Pope Francis spoke to world leaders Friday morning, marking his second day in New York City in an international trip that first took the pontiff to Cuba, then Washington D.C. before heading to the Big Apple.
The pope, speaking to world leaders gathered for a U.N. General Assembly summit, championed the causes of protecting the environment, helping less affluent nations, aiding vulnerable people and avoiding war.
Francis expressed gratitude for the men and women of the United Nations who have worked to bring peace around the world.
“I pay homage to all those men and women whose loyalty and self-sacrifice have benefitted humanity as a whole in these past 70 years,” the pope said. “In particular, I would recall today those who gave their lives for peace and reconciliation among people…the many United Nations officials at every level who have been killed in the course of humanitarian missions, and missions of peace and reconciliation.”
The pope warned about the proliferation of nuclear arms.
“An ethics and a law based on the threat of mutual destruction – and possibly the destruction of all mankind – are self-contradictory and an affront to the entire framework of the United Nations, which would end up as ‘nations united by fear and distrust.’”
The pope has made environmental issues his central theme during his trip to the U.S. He is also expected to take up immigration during a rally in Philadelphia on Saturday.
The pontiff raised the plight of people fleeing their lands, specifically mentioning the refugees from Syria, among a few other nations.
He said that people must never be seen as mere statistics.
“There are individual persons, our brothers and sisters, men and women, young and old, boys and girls who weep, suffer and die.”
Francis' agenda on Friday reflects both his global stature and his of-the-people approach, taking him from the solemnity of ground zero to the struggles of East Harlem.
His visit was scheduled to include events as large as a processional drive through Central Park, as personal as meetings with schoolchildren and immigrants, and as inspiring for the faithful as Mass for thousands at Madison Square Garden.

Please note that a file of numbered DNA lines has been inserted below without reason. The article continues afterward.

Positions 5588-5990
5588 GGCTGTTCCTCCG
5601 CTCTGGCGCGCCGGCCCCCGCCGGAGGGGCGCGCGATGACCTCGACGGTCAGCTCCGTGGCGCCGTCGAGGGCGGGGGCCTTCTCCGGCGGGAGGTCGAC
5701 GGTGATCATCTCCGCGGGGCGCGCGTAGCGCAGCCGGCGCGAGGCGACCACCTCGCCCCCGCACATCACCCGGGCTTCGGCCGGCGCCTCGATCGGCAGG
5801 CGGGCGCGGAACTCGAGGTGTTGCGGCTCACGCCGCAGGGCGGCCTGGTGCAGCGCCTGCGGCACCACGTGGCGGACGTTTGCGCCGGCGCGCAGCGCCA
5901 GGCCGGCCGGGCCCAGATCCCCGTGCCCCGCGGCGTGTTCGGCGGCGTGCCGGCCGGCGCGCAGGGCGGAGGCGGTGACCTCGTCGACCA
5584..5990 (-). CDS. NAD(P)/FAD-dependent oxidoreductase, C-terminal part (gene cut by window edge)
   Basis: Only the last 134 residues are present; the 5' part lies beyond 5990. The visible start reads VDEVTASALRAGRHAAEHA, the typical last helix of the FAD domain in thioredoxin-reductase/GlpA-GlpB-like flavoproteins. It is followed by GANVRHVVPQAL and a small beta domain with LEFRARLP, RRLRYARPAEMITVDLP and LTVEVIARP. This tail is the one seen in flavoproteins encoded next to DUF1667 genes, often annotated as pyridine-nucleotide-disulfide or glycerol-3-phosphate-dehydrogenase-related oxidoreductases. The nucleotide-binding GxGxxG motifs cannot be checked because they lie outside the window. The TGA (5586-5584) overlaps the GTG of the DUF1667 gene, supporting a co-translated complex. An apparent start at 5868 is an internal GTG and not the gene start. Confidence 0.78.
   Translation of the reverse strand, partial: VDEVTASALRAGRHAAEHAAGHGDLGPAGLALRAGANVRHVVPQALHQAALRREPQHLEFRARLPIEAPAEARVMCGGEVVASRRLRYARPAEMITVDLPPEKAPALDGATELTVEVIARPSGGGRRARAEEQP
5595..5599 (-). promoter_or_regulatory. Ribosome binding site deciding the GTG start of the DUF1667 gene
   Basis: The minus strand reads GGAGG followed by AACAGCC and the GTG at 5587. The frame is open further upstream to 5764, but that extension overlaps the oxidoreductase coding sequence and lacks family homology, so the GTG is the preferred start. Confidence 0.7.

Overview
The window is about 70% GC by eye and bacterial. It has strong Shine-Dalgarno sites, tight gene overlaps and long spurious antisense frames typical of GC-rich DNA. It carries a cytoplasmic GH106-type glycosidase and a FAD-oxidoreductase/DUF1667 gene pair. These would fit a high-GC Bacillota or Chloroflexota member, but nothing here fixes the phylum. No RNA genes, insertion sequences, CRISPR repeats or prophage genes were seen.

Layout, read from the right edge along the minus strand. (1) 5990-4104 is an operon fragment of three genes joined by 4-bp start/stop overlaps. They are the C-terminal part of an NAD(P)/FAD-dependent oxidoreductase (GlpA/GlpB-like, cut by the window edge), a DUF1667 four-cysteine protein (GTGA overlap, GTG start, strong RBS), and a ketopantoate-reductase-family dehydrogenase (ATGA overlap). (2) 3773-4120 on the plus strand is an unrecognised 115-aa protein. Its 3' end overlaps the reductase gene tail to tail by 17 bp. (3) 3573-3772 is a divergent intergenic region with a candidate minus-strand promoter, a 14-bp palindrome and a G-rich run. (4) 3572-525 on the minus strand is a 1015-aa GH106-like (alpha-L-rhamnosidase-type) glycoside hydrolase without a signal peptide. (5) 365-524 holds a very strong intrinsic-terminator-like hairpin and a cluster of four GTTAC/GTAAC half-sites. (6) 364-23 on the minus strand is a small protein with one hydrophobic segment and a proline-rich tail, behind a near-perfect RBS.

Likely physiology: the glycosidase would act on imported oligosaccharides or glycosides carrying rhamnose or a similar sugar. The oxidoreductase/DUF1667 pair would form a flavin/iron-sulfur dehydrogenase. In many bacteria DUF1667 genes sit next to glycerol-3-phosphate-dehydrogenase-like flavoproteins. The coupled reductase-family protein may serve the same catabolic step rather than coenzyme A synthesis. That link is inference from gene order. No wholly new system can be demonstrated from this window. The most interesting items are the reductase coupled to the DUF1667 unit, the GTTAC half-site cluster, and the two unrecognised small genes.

Francis was greeted on his arrival at the U.N. by Secretary-General Ban Ki-moon, a key supporter of Francis' agenda. Francis thanked Ban and the U.N. staff for their service.
While his visit marks the fifth time a pope has been to the United Nations, the Vatican flag was raised for the first time just before his arrival. The General Assembly recently agreed to allow the U.N.'s two observer states, the Holy See and Palestine, to fly their flags alongside those of the 193 member states.
After the U.N., the pope was scheduled to visit the 9/11 memorial, where two waterfall pools mark the outlines of the World Trade Center's twin towers before they were toppled by the terrorist attacks of Sept. 11, 2001.
He was expected to meet relatives of some of the nearly 3,000 victims before heading belowground to the Sept. 11 museum for an interfaith service.
Francis' plans for Friday afternoon reflected the penchant of the "people's pope" for engaging with the public.
First on the agenda was a visit to Our Lady Queen of Angels School, set amid public housing in the heavily Hispanic neighborhood of East Harlem.
Known for ministering to the downtrodden in his native Buenos Aires, Francis was set to meet schoolchildren and offer a special blessing to refugees and immigrants, including people living in the country illegally.
Then he was to greet as many as 80,000 onlookers during a drive through Central Park, en route to Mass for 18,000 at Madison Square Garden.
On Thursday evening, thousands cheered as Francis waved from his popemobile along Fifth Avenue en route to St. Patrick's Cathedral for evening prayers.
His reflections included his strongest expression yet of gratitude and respect for American nuns, whom he thanked for their strength, spirit and courage.
Pews full of American priests and sisters erupted in applause on hearing Francis' words, which came after he halted an overhaul the Vatican had ordered under his predecessor to the largest umbrella group of U.S. sisters. The Vatican office that guards orthodoxy had accused the nuns of straying from church teaching, which they denied.
The Associated Press contributed to this report.
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